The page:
CATEGORIES Fan Rant, Cinematical
I have a very short attention span. Just ask any of my frustrated friends and family members. When it comes to listening, reading and deciding what I want to be when I grow up, I just can't focus. But I can say this: when it comes to visual stimuli, I can look at the same image for a long time. Whether it's a painting, photograph or shot in a movie, I don't easily grow bored and need something else to occupy my vision. In some ways this can be a bad thing -- I tend to stare at people for too long, making them uncomfortable. But as far as my cinephilia is concerned, I just don't buy the idea that people with short attention spans need a lot of quick cutting in movies to keep them interested. In fact, I have more of a problem paying attention to a movie that has a lot of edits.

This confession is in response to a study reported on by New Scientist (via Variety) about Hollywood (unintentionally) having "hit upon a mathematical way to capitalise on our fickle attention spans." I'm not going to pretend I understand the math or science in this story, which involves a property called the 1/f fluctuation. And I realize it's not merely stating that fast cuts are aligned to modern attention spans. But it did remind me that this is a common defense made about films edited in the "MTV style" more and more to keep modern and young audiences attentive. Hey, maybe I'm an exception to the rule, but I don't think so.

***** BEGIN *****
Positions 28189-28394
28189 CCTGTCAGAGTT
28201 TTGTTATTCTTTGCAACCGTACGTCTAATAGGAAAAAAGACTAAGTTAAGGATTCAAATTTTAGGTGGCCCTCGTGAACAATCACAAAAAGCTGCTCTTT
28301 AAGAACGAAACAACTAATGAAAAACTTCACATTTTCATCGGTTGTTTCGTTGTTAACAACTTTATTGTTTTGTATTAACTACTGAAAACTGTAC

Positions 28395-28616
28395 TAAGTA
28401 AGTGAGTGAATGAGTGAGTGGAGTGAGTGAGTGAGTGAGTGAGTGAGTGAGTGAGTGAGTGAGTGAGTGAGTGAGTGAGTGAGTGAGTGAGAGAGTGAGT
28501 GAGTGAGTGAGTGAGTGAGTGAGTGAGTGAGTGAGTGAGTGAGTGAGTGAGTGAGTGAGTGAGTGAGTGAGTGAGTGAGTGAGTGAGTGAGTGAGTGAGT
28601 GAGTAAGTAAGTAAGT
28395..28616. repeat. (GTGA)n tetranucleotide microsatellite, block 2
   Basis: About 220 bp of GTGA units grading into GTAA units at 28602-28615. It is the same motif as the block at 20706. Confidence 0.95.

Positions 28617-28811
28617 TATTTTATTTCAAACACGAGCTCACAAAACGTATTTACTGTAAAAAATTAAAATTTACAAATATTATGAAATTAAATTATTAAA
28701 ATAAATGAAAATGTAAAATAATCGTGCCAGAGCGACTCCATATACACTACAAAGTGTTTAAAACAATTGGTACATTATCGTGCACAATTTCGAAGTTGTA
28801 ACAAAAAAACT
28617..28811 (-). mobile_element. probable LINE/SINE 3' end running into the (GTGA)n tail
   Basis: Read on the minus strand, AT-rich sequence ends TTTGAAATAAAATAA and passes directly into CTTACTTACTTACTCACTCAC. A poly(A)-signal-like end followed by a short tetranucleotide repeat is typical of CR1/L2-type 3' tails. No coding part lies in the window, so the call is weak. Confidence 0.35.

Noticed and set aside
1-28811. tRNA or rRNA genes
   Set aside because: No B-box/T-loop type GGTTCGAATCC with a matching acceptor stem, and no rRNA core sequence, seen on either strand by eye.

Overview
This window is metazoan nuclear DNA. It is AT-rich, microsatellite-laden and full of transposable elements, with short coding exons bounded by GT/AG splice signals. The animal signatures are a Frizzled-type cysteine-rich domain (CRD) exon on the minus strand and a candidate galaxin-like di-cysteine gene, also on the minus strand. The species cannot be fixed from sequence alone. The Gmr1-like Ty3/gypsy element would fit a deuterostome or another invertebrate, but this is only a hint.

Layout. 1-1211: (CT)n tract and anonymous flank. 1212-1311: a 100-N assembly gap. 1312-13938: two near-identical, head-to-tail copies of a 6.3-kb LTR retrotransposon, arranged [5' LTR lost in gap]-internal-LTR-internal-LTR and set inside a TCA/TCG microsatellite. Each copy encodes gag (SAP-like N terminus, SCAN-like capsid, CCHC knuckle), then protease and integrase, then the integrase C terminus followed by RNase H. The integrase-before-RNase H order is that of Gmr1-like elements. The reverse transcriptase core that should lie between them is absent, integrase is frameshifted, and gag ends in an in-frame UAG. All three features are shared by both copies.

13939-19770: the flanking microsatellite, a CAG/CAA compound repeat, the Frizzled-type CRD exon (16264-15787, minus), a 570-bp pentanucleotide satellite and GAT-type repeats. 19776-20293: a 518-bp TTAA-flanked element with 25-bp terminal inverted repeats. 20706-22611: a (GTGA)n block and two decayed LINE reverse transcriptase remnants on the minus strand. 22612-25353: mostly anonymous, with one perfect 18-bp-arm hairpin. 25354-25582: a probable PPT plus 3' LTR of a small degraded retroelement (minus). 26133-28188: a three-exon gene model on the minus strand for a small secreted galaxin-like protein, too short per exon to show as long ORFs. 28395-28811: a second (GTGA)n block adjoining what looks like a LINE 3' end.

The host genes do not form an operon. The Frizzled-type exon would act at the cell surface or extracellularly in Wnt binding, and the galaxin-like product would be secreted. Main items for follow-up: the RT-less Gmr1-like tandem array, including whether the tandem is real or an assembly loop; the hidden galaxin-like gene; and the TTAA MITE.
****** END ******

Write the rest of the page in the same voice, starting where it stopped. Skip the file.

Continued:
When I think of how my short attention span relates to lengthier shots, I recall the scene from Amelie in which the title character points out a fly in a shot from Jules and Jim. It's stuff like that I enjoy. With cinema occupying such a large space -- on a theatrical screen at least -- I love having the time to look around a bit and see little details or simply take in the beauty of a landscape. I know, this exposes my lack of focus in another regard. And I know, with freeze frame capability on DVD players, people can themselves pause on certain shots anyway -- maybe to discover "easter eggs" in a Pixar film, for instance. But give me a film that really allows me to concentrate on the mise-en-scene for as long as possible over one that doesn't respect the shot any day. Who's with me? And who's going to counter with defense for Eisenstein montage and quick cuts?